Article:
Since his surgery I have been giving him some home cooked food in the meatball shape as well as soaking his Orijen kibble and mushing it up with ground brown rice or oatmeal to help it keep its shape. I also have made soft cookies with bananas, oat flour , eggs, grated carrots, coconut oil and ground flaxseed as well as sometimes pumpkin and/or applesauce. I just bake it like banana bread and then can roll it into balls. Another good treat option has been cut up fruit like bananas or peaches.

He also seemed to like fruit popsicles to soothe his throat and thirst while he was learning how to drink.

He finally went swimming today for the first time. We use an indoor pool that is designed for dogs. We used a doggie life vest, as well as a plastic donut shaped e-collar to help keep his mouth/nose above water. He was not thrilled, but he did get used to it and he did great. No coughing at all. I think as we go more often we will figure out if that will work, or if he can go without the e-collar. But for anyone wondering how to do the swim thing, consider a life vest or the e-collar, at least at first. Another option would be an underwater treadmill (not for us, but may work for others).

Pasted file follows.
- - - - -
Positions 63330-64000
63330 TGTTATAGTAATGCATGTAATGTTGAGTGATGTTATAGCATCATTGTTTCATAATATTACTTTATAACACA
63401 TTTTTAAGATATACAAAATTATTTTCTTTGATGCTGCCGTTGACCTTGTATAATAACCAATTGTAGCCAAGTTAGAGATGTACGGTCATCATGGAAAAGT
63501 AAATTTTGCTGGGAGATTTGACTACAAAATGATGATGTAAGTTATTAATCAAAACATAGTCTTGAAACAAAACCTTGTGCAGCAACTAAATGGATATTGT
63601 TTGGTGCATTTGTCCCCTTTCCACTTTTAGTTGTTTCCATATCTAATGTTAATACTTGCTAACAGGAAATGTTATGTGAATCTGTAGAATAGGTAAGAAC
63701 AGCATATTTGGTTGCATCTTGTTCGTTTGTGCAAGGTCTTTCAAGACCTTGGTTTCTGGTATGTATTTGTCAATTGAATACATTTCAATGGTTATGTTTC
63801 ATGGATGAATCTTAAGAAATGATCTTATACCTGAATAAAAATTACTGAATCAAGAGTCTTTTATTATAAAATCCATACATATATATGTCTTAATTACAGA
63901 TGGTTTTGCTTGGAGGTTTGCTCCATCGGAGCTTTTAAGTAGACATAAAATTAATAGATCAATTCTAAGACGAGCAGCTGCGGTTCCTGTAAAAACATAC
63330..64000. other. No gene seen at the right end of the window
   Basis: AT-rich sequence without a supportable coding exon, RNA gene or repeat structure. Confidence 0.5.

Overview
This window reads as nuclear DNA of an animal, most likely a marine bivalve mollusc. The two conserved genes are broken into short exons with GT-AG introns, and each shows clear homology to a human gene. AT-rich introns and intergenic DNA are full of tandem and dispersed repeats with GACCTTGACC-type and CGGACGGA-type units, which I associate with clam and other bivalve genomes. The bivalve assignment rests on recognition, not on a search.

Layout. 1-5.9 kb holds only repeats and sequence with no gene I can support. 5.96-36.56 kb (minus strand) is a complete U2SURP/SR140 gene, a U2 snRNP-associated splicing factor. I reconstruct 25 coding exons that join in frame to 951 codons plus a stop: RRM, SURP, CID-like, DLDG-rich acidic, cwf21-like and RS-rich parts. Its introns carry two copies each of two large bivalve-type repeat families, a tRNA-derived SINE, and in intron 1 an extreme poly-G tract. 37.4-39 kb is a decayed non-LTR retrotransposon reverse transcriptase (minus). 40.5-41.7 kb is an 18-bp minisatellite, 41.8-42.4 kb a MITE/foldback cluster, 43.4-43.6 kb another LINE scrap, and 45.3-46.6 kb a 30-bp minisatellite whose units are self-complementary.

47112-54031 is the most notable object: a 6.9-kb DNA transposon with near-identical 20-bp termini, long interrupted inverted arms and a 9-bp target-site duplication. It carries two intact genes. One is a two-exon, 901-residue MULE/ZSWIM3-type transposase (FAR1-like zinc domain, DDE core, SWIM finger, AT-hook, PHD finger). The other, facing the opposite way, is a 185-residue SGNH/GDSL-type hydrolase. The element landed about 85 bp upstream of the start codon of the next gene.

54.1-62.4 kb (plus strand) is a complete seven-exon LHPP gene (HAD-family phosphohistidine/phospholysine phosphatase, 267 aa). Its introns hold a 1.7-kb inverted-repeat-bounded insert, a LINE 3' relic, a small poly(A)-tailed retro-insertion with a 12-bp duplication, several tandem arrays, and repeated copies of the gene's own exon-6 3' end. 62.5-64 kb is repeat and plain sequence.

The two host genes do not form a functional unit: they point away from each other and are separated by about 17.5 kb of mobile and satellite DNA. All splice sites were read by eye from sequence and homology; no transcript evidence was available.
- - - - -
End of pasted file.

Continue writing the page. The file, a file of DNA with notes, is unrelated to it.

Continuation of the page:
Also, I found it helpful to monitor his temp and lung sounds during recovery. If you have a stethoscope you can get used to the lung sounds when they are clear, and then you have something to compare. Dogs can do a lot of weird sounding coughing and clearing of the throat after this surgery which took me some time to get used to.

This is a much longer post than I intended, but I am so glad to find others who have gone through this and all your posts were helpful to me. I know you understand what this is like. Thanks!

Sherry on July 12, 2014:

My Bud had LP surgery march 2014. Post surgery was similar to Sonny's story. It wasn't bad, and seeing him breath freely again was pure happiness. We found bud in a shelter. His age unknown but was told likely around 9. So surgery came at around age 11. It's an expensive surgery, but worth every penny for our "baby."

Valorie on May 22, 2014:

My goldendoodle Sundance is scheduled for tie back surgery in 10 days. Would be interested in knowing your experiences post-surgery...what is the recovery process and time?

Debbie on May 21, 2014: